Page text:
Covington says these results show the EAA computer-based curriculum of “student-centered learning”-- based on “meeting students where they are" at “instructional levels” rather than typical grades--can help even the lowest-performing students improve.

This is the first real batch of data to come out of the EAA.

MEAP tests for grades K-9, administered last fall, showed “minimal proficiency levels,” Covington said. High school students won’t be tested until March.

The state’s attempt to create a “recovery district” for Michigan’s lowest-performing has been controversial for various reasons.

Many are leery of the idea of the state seizing locally-controlled schools—especially Detroit Public Schools, which have a troubled history of state intervention.

The district isn’t currently operating under state law, but rather an interlocal agreement between the Detroit Public Schools and Eastern Michigan University.

Governor Snyder says codifying the district into state law—and expanding its reach statewide—is one of his priorities for this legislative term. An effort to do so in last year’s lame duck session failed.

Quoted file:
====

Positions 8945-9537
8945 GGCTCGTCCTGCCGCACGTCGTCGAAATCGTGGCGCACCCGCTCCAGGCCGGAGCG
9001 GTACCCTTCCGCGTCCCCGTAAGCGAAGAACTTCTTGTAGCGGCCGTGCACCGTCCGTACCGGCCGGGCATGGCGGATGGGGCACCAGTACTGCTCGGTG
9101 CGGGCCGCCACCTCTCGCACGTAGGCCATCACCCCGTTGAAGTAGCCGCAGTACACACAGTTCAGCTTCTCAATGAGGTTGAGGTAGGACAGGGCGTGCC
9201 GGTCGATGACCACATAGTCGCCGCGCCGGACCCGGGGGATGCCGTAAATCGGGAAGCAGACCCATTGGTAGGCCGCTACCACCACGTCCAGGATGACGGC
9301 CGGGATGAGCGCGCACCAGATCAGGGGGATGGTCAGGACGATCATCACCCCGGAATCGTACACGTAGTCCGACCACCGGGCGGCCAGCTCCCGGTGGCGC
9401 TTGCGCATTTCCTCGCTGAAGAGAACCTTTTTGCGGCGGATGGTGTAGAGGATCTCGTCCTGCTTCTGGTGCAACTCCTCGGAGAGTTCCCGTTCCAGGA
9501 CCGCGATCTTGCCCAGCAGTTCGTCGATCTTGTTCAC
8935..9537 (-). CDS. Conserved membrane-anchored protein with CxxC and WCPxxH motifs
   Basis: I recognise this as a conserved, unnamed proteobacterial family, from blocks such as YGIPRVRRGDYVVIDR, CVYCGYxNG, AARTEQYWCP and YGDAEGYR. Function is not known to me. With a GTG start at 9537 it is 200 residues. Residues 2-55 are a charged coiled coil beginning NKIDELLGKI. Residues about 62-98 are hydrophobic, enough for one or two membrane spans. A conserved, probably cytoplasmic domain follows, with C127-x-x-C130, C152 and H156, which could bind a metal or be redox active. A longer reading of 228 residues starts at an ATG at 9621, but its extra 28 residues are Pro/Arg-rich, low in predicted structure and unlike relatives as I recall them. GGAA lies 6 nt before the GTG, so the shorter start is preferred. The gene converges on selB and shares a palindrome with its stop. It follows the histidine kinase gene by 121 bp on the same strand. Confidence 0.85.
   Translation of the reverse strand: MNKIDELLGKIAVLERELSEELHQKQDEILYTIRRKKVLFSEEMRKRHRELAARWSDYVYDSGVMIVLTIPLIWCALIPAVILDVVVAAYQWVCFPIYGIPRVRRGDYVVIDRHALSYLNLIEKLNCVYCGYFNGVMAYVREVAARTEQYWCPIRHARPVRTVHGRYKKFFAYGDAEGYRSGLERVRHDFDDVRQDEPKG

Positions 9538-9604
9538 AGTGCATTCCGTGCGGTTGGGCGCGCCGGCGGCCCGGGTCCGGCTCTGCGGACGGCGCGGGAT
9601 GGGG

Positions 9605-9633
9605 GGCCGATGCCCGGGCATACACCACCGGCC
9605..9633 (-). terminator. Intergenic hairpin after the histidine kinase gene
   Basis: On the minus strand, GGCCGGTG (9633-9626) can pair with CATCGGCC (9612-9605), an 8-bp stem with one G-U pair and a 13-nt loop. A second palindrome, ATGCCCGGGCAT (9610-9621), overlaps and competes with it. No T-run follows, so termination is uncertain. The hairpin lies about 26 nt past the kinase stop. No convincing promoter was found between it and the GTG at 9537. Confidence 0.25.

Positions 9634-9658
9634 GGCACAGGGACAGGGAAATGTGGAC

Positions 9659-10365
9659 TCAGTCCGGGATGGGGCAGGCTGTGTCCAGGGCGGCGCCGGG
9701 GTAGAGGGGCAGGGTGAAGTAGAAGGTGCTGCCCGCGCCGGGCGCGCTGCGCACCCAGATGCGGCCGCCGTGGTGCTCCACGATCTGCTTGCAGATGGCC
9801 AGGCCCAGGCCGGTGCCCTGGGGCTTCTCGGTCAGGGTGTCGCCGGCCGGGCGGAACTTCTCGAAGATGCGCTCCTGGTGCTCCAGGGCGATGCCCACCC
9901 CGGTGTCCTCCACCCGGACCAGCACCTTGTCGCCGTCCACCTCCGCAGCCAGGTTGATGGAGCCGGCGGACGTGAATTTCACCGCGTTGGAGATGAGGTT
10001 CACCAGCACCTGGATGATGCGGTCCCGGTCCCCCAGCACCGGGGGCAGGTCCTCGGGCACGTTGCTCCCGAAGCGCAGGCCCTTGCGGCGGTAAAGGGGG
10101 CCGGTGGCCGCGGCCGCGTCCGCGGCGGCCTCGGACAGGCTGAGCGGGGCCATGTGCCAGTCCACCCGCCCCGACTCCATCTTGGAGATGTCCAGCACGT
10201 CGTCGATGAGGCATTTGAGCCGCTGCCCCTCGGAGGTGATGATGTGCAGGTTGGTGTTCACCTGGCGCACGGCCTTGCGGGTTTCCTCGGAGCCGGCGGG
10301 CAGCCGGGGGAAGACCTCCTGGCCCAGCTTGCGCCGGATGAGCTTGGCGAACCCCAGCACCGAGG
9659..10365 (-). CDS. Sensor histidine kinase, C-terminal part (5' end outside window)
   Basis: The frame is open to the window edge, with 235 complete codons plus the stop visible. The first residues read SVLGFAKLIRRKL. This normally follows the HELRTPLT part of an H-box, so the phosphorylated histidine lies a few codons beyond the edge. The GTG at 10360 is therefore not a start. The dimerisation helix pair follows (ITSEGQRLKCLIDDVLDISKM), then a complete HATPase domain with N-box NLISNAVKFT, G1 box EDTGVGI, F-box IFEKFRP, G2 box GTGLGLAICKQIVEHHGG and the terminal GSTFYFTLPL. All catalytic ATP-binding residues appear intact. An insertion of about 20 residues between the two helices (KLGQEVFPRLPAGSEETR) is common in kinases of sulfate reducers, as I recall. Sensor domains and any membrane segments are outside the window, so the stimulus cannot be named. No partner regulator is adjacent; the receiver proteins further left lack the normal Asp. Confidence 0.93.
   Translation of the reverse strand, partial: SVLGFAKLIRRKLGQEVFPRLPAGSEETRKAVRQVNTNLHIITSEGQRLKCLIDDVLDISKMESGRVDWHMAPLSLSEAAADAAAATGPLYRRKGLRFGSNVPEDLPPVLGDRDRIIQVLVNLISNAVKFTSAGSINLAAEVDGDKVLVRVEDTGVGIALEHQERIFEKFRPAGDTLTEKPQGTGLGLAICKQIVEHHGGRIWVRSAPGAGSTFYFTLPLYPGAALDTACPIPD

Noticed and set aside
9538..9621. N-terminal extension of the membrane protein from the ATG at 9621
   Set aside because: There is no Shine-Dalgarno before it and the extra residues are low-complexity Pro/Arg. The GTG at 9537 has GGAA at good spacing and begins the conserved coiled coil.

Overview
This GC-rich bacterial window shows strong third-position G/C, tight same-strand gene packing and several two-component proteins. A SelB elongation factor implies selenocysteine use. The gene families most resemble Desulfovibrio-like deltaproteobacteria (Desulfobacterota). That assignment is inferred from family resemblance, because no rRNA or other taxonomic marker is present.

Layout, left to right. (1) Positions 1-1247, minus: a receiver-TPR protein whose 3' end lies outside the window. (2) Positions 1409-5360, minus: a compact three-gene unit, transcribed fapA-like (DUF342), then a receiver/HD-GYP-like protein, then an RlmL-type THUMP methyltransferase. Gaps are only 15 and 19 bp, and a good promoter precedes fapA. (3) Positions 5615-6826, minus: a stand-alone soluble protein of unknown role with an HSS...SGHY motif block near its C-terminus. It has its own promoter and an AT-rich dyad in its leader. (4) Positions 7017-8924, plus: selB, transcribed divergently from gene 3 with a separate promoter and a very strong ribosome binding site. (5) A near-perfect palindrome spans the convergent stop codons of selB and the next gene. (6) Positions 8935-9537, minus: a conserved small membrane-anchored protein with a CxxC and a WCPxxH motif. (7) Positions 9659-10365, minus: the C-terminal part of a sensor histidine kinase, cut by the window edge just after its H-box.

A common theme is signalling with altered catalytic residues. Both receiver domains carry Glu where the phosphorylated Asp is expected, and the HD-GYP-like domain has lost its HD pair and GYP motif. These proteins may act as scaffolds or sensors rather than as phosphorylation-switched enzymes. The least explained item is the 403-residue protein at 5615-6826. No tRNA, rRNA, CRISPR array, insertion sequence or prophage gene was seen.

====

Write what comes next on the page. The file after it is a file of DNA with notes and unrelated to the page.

Monday was the last day for parents of Detroit Public Schools students to pick schools for their children.

The district has a citywide open enrollment policy this year.

Parents who want to send their kids to schools outside their neighborhood can rank their preferred schools. The district takes that into consideration when placing kids.

Sonya Smith, a DPS parent who also works at the Parent Resource Center at Osborn High School, says the district has made the whole process easier for parents this year.

user jdurham / morgueFile

A new report shows Michigan students over the past decade have fallen far behind their peers in other states when it comes to math and reading.

The "What Our Students Deserve" report by the nonprofit Education Trust-Midwest compares National Assessment of Educational Progress (NAEP) test scores in reading and math for fourth and eighth graders around the country.

According to the report, Michigan now ranks near the bottom in most subjects and grades.

Amber Arellano, executive director of Education Trust-Midwest, says Michigan students have been stuck in the same place for the past decade, while students in other states have been improving.